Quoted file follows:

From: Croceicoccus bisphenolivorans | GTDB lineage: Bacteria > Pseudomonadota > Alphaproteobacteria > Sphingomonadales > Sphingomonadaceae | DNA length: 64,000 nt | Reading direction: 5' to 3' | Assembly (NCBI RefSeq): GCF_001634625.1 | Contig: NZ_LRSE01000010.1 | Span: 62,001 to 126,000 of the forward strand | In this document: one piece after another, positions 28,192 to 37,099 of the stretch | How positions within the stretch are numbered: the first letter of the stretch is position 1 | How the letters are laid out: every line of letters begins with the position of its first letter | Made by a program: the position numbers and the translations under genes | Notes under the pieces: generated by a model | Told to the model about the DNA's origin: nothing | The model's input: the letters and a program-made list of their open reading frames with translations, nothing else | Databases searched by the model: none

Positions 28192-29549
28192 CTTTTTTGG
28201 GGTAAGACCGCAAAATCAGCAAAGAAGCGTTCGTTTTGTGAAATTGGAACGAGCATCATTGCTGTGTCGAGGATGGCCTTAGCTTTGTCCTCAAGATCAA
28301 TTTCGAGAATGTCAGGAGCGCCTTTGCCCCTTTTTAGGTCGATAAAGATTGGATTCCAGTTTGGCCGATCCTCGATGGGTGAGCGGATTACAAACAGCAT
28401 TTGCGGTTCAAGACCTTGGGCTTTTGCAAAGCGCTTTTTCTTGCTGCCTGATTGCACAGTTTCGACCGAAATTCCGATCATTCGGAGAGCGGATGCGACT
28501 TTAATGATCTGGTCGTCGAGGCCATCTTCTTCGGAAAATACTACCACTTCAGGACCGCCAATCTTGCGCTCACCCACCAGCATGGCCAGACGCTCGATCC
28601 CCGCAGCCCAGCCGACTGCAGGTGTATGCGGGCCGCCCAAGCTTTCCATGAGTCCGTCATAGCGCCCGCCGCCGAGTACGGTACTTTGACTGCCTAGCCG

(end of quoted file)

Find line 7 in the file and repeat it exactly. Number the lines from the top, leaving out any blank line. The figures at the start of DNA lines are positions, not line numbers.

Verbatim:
28501 TTAATGATCTGGTCGTCGAGGCCATCTTCTTCGGAAAATACTACCACTTCAGGACCGCCAATCTTGCGCTCACCCACCAGCATGGCCAGACGCTCGATCC